The ongoingness of it all
For Swarnali Mukherjee
Do not surrender your grief so quickly. Let it cut you more deep. Let it ferment and season you as few human and even divine ingredients can. Something missing in my heart tonight has made my eyes so soft, my voice so tender, my need for God absolutely clear.
Bereavement has required that we exist in an interminable phase of self-renewal; it is ongoing, this grappling with painful shadows and spells of malaise, this fathomless disgorgement of sorrow from body and heart, this impossible agony we have learned to live with. It has been twelve months since our son died.
The constant spectre of despair stalks my private moments. One must reckon with the fact of ongoing turmoil in bereavement, for it cannot be uprooted or shifted; that despair is simply a part of me now, and I do not know who I would be today without it. The ongoingness of it all is a process of making-real.
Despair has augured a fervid and audacious volatility to life: it situates one at the precipice of a black abyss that few will dare approach — even in the name of friendship, even in the name of God.
And yet it is here, living on the brink of despair, that the truth of eternal love has become my reality. For the heart that burns with grief is the heart that remembers to abide in eternal surrender; and my faith in that which is deathless is what sustains my life as I face my loss anew with every passing day.
“I am convinced that we only run in circles between two touchpoints of hope and despair all our lives.”
Certain words signify states of consciousness that are impossible to describe to the uninitiated — ‘grief,’ ‘recovery,’ ‘motherhood,’ ‘surrender’ — for such terms convey subjective realities that live and grow inside of oneself through experience. This is what I mean by the process of making-real: experience transforms the prior concept into a lived reality, an expression of one’s unique presence behind the mask of identity.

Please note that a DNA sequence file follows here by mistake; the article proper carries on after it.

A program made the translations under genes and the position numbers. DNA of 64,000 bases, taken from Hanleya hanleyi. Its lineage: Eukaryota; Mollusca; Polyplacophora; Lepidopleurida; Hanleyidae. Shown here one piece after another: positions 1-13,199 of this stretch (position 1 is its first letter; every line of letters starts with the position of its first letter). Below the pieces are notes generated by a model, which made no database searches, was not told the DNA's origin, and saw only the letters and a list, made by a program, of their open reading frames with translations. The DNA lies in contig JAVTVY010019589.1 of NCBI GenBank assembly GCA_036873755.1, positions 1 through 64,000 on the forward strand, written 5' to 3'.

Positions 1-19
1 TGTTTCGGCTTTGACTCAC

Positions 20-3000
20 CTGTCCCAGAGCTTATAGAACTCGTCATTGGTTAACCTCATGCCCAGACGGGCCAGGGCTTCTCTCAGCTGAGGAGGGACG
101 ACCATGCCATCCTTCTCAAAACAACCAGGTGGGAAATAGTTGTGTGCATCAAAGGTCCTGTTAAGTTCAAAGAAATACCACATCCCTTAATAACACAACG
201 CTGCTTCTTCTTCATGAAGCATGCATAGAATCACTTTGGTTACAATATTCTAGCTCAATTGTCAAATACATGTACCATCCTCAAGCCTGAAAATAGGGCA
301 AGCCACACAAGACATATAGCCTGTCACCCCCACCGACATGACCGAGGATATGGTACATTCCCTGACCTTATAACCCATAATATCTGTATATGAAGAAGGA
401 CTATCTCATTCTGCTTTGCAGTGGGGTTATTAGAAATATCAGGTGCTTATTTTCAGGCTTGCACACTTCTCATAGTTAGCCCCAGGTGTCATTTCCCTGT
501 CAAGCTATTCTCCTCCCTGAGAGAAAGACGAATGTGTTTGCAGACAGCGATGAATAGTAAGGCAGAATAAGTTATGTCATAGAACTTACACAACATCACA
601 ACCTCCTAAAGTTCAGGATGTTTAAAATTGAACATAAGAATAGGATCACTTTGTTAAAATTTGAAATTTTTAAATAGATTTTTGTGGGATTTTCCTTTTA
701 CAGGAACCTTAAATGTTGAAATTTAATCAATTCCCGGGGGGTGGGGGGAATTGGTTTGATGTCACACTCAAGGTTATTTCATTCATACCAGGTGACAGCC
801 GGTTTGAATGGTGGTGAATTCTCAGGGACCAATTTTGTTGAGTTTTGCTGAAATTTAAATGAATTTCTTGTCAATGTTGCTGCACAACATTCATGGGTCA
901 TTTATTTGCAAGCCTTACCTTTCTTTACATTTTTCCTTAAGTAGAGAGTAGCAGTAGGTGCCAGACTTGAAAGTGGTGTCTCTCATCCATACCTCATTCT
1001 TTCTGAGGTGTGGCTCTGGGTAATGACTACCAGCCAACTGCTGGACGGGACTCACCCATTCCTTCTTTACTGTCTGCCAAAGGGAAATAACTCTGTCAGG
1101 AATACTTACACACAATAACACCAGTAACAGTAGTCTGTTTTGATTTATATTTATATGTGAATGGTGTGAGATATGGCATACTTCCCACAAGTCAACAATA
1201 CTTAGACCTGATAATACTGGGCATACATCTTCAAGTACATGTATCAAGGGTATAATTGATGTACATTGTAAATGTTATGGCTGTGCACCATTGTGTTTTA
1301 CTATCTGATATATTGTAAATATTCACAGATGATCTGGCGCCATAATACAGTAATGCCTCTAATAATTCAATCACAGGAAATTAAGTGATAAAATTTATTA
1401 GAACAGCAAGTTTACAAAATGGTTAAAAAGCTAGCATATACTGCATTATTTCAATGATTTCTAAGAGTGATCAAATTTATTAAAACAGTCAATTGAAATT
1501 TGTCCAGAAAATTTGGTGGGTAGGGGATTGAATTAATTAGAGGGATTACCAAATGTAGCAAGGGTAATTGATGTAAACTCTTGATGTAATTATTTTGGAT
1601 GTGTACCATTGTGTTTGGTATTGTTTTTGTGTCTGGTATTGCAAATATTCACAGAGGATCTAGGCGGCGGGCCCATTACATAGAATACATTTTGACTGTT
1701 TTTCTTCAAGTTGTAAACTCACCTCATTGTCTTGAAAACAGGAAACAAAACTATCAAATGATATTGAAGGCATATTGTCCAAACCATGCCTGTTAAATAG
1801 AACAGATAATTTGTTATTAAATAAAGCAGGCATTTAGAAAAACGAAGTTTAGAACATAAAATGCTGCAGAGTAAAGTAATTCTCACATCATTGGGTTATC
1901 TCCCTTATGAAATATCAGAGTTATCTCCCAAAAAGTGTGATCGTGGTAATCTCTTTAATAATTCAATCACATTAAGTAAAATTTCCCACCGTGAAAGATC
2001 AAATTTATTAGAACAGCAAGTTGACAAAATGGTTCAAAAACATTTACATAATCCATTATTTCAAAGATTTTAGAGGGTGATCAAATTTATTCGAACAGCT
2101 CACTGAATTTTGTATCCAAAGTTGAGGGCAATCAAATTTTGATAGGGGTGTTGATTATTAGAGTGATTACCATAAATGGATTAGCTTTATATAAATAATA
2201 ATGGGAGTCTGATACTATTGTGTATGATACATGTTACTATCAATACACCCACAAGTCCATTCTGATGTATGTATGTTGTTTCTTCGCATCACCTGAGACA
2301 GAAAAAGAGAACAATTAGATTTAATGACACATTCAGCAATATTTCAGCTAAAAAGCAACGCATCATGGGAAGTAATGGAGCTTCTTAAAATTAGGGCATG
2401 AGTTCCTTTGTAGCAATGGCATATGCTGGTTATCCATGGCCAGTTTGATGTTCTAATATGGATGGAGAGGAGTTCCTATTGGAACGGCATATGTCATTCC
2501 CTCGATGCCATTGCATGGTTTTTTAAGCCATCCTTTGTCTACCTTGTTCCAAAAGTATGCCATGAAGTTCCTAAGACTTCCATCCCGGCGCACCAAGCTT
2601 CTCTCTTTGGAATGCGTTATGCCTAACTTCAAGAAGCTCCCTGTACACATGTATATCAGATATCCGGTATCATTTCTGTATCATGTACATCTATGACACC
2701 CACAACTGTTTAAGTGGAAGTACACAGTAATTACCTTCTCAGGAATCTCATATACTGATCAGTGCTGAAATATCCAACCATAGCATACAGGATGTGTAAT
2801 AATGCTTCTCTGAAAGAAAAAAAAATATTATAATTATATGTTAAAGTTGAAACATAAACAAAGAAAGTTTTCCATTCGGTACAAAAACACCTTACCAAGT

Empathy is a natural quality of expression if one has gone through the pain of making-real, for lived experience is the terrain on which connection grows. Genuine empathy seldom reveals itself in words: it is expressed through action and gesture, through presence and connection on the emotive level.
But when words are summoned into this state, they are words of power — words that transform their reader or listener into a state of deep knowing, words that betray their author’s knowing of what lives beyond the illusion we speak of as death.
“Death has a penchant for victory where human suffering reigns. Death threatens us with the possibility of our non-existence. But death is a friend to those who surmount their circumstances to survive. Death comes mercifully to those who death regards as worthy, and violently to those who death resents. Death is the master of its unfoldings.”
Perhaps I am writing this partly for you, and partly to invite the undespairing into the world we are weaving when we write through and from our anguish in order to express the love that really moves us.